ESRC Article on Paris Attacks cites CSRI Research: Terror & the Impact of Social Media
Terror and the impact of social media
Friday's terror attacks in Paris received huge attention over social media. There has been an unprecedented expression of solidarity and sorrow over Twitter, Facebook and other platforms.
Research shows that social media are changing the way we relate to terror – both the attacks themselves and their aftermath. Attacks are having more widespread and longer-lasting impacts.
The ubiquity of smartphones means that terror attacks can almost be followed in real-time. One of the people trapped in the Bataclan concert venue during the Paris attacks described what was happening and pleaded for rescue. A video was posted online showing the moment the concert was interrupted by shooting.
Social media is changing the speed of how the public learns about terrorist attacks, and the way they react. The first information to the public about incidents is now likely to come through social media channels such as Twitter rather than through traditional news outlets.
The research project 'After Woolwich', led by Professor Martin Innes at Cardiff University, analysed social reactions to the 2013 murder of Drummer Lee Rigby in Woolwich using social media data collected from Twitter, blogs and other sources. The data has enabled researchers to track how public perceptions evolved as key events occurred, from the crime scene through to the conclusion of the court case, to understand how public opinion is shaped and evolves throughout the events.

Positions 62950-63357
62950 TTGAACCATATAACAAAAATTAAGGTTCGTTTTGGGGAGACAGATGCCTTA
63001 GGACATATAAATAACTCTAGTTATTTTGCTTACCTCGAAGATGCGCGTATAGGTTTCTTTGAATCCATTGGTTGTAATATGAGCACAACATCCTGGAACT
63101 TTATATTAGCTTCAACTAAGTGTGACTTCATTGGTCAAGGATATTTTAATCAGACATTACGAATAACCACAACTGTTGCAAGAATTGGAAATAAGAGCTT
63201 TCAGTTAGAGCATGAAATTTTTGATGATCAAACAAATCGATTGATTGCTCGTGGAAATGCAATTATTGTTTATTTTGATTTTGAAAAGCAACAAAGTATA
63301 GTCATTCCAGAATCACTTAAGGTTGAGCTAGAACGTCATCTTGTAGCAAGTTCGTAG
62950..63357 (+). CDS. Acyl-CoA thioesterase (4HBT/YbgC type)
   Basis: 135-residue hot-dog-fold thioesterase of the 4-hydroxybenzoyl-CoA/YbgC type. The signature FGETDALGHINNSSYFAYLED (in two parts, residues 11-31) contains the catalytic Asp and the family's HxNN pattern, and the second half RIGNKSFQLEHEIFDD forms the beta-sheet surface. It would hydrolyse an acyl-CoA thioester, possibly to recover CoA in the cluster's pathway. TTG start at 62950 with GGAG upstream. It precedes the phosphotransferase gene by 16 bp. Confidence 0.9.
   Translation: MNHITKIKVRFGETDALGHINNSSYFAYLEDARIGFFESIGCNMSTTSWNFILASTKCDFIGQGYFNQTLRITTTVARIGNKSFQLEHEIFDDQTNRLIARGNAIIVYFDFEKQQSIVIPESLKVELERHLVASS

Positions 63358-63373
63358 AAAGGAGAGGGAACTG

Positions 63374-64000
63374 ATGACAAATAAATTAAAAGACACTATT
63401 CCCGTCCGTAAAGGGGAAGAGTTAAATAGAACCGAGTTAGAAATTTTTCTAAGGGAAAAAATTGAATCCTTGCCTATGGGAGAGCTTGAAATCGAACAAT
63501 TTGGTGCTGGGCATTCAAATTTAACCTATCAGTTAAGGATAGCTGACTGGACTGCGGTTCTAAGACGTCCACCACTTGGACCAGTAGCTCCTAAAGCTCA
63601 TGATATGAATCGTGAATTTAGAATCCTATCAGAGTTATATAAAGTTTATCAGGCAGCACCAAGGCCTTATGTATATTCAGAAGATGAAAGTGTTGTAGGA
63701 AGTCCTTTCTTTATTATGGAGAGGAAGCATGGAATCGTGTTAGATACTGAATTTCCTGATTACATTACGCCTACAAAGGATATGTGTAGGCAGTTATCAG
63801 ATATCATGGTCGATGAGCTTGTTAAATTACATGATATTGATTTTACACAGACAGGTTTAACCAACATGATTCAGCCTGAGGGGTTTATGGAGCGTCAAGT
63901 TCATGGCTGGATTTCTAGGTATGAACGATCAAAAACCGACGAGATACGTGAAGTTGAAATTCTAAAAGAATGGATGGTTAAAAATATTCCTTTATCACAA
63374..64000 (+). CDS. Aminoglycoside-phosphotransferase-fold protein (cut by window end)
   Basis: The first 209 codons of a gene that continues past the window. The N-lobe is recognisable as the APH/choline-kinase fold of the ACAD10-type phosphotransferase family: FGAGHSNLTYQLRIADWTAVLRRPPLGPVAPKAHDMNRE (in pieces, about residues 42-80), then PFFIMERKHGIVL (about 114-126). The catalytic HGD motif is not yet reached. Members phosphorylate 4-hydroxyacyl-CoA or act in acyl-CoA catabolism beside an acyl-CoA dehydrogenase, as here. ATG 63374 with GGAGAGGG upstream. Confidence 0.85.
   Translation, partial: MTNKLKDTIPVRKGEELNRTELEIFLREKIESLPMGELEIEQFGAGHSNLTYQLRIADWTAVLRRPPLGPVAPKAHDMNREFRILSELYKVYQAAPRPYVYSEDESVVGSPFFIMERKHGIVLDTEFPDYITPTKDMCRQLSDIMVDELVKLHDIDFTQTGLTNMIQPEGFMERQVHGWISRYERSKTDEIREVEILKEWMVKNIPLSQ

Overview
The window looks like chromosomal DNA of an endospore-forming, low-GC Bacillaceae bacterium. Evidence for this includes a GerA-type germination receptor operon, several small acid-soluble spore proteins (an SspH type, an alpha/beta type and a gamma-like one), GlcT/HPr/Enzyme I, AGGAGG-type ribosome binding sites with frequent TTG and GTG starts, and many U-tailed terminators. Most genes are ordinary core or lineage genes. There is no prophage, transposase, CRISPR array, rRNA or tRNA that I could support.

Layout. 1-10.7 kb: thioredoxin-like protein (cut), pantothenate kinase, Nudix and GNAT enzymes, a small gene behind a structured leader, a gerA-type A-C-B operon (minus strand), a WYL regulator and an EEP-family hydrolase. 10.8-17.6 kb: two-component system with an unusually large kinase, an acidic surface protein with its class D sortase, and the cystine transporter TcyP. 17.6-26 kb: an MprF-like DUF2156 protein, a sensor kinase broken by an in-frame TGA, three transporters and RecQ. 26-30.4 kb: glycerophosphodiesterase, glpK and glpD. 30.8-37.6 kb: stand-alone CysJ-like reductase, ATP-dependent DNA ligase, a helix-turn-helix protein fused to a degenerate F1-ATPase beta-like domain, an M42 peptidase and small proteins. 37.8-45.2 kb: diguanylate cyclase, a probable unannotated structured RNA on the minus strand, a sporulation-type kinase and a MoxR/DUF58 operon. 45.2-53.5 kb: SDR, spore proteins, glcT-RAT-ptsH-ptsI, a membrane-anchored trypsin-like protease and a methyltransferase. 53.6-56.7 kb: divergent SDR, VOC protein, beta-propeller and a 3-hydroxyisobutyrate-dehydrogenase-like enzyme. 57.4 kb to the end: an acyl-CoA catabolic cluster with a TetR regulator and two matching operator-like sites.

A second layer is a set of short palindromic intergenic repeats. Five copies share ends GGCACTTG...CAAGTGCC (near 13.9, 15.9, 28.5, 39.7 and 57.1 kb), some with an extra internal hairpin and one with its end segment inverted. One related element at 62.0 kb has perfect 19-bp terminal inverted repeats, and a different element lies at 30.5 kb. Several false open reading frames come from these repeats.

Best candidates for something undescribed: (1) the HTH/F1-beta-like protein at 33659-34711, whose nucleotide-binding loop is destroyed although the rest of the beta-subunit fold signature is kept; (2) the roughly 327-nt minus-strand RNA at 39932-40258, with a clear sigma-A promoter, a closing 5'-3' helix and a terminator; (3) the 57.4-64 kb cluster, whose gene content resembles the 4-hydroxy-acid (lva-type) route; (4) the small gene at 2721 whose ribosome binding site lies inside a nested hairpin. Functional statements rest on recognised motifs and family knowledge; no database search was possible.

Findings confirmed that social media are becoming a key information source and increasingly important in influencing the public's understanding of terror attacks and what happens in the aftermath. There were in excess of 800 tweets a minute about the Lee Rigby murder at its peak.
This use of social media has implications for the first response by police to such attacks, with witnesses tweeting directly from the scene. The research suggests that there is a need to improve strategic communications capacity and capability in the initial response phase to inform the public about what is actually happening, in order to counteract rumours and conspiracy theories.
Not only first response strategies are needed. The rapid and wide reach of social media also means that the impacts of terrorist attacks on people and communities are becoming more widespread and longer-lasting – creating a need for management strategies encompassing different agencies that address the longer-term community impacts.